Nobody looked up when the door opened. The kind of feverish excitement that most writers’ rooms achieve only in brief bursts propelled the feedback session for Rutherford Falls writer and co-star Jana Schmieding’s (Cheyenne River Lakota) new feature project, Auntie Chuck. A discussion of the comedic potential of horny Elders transitioned into collective quoting from My Big Fat Greek Wedding before circling back to suggestions for sharpening the main character’s downward spiral. Commentary that felt constructive rather than competitive made the process look effortless.
The five fellows for the 2023 Sundance Institute Native Lab gathered in a small conference room off the Indigenous-owned Hotel Santa Fe’s dining area earlier this month to read each other’s scripts aloud and provide peer support alongside the program’s mentors. In addition to Schmieding, this year’s circle included Eva Grant (St’át’imc Nation), Quinne Larsen (Chinook), Anpa’o Locke (Hunkpapha Lakota and Ahtna Dené) and Cian Elyse White (Māori)—only the second cohort in the program’s history composed entirely of women and nonbinary artists.
Despite the intensive workshopping process, writers do not edit a single page while in Santa Fe.
“There’s no actual writing involved,” Director of the Indigenous Program Adam Piron (Kiowa/Mohawk) explains. “We emphasize for them to just take in the feedback, take in suggestions or inspirations that they have and then sit with it. And then later on when they feel ready, to take another crack at what they’re working on.”
That instruction gives filmmakers the freedom to focus elsewhere during their six days in Santa Fe—such as on the relationships they build, both with each other and with the mentors hand-selected annually to best suit participants’ projects.
“Obviously, it’s a very competitive process, but we also do sort of curate the cohort,” Piron tells SFR. “We are building a community and an extension of all the alumni that have come before them.”
Formidable filmmakers from Taika Waititi (Māori) to Long Line of Ladies director Shaandiin Tome (Diné) to Jhane Myers (Comanche/Blackfeet), producer of the hit Comanche-language Predator installment Prey, have passed through some variation of the Sundance labs. But the Native program looked very different even four years ago than it does today. Under the guidance of former director N. Bird Runningwater (Cheyenne/Mescalero Apache), the intensive served as a space for Indigenous filmmakers to shoot shorts and proofs-of-concept. The transition to its current focus on feature and episodic narrative screenwriting reflects changes in the broader film industry, according to Piron.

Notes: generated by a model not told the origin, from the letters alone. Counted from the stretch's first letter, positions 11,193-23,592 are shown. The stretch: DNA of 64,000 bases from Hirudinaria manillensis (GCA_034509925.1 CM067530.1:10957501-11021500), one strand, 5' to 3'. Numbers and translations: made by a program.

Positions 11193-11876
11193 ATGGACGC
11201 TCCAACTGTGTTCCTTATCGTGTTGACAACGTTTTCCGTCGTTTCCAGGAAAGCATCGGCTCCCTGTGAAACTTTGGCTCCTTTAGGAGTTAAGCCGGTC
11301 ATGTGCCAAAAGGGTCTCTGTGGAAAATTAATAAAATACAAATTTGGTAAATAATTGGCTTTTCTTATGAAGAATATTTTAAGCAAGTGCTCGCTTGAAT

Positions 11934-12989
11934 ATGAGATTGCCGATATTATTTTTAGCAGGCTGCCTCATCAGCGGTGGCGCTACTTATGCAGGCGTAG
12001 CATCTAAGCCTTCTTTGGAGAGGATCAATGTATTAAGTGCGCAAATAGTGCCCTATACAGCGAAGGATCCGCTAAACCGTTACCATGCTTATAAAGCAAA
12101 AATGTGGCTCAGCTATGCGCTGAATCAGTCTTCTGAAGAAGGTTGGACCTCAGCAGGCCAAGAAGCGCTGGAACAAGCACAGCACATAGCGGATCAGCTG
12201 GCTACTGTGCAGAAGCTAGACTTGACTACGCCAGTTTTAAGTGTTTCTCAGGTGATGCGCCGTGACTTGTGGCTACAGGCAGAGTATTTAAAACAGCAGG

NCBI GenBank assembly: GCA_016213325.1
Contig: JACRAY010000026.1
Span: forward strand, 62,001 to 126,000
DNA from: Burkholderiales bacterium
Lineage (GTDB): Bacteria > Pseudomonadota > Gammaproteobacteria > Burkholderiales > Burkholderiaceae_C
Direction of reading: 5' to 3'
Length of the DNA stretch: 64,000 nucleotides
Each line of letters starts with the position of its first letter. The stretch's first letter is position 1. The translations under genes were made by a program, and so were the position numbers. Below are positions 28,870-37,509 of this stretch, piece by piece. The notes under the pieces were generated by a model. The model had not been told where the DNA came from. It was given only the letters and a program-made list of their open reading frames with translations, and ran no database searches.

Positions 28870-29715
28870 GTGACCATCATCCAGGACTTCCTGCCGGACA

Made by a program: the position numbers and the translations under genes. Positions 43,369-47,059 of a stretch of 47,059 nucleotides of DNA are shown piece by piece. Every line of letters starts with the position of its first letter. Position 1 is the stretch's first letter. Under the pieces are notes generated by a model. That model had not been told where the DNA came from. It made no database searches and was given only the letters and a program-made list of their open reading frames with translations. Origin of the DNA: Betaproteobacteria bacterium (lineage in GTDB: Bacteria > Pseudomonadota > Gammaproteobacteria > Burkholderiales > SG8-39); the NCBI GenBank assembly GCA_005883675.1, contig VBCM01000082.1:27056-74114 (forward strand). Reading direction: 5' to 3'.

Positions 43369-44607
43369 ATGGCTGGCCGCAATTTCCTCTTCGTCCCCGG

“Because there’s this boom that’s been going on in TV around Indigenous stories or Indigenous-led work, that’s something we’ve been able to incorporate a lot more,” he notes. “We’d gotten submissions for episodic stuff [before], but it was always a bit harder to figure out how to support it. Now that the floodgates to some extent have been opened, I don’t want to say it’s easier, but there are more people making those types of projects.”
Beyond the lab’s shifting content and structure, the program has moved physically as well. While it always took place in New Mexico, Runningwater initially hosted the gathering on his home turf at the Mescalero Apache Reservation. The move to Santa Fe initially made sense because of an informal agreement with the former Santa Fe University of Art and Design, which allowed fellows to use the school’s equipment in filming their shorts. In the wake of that institution’s demise, several other advantages to the Sundance/Santa Fe relationship emerged.
“We have the Santa Fe International Film Festival—they’ve supported a lot of the Sundance independent filmmakers—and the Jean Cocteau,” says Santa Fe-based Myers. “I think that having it here is kind of a reinforcement of Native people in the film community, because a lot of us are based here.”
Peshawn Bread (Comanche/Kiowa/Cherokee)—a 2019 Sundance Native program alum, director of Mistress Red and Myers’ child—goes even further.
“When you think about Westerns, New Mexico comes to mind, and that’s the epitome of Native stereotypes in film,” Bread notes. “But then you’re bringing actual authentic Native creativity to the area where our stereotypes are created. And you’re defeating the stereotypes by having these Native creatives in one space. It just brings a certain type of magic and everyone seems to glow in Santa Fe.”
Perhaps the setting also tacitly encourages Indigenous creatives to bring projects back to their home communities for production, rather than feeling confined to the industry’s coastal urban outposts. But whatever the reason for that particular Santa Fean sparkle, Bread, Myers, Piron and the current fellows are all in agreement that the program—which will begin accepting 2024 applications this winter—needs artists Indigenous to the Southwest to apply.
“If somebody is interested in applying, apply to all the labs.” Schmieding urges. “It’s important that we have Southwest representation at these labs, especially if we’re there.”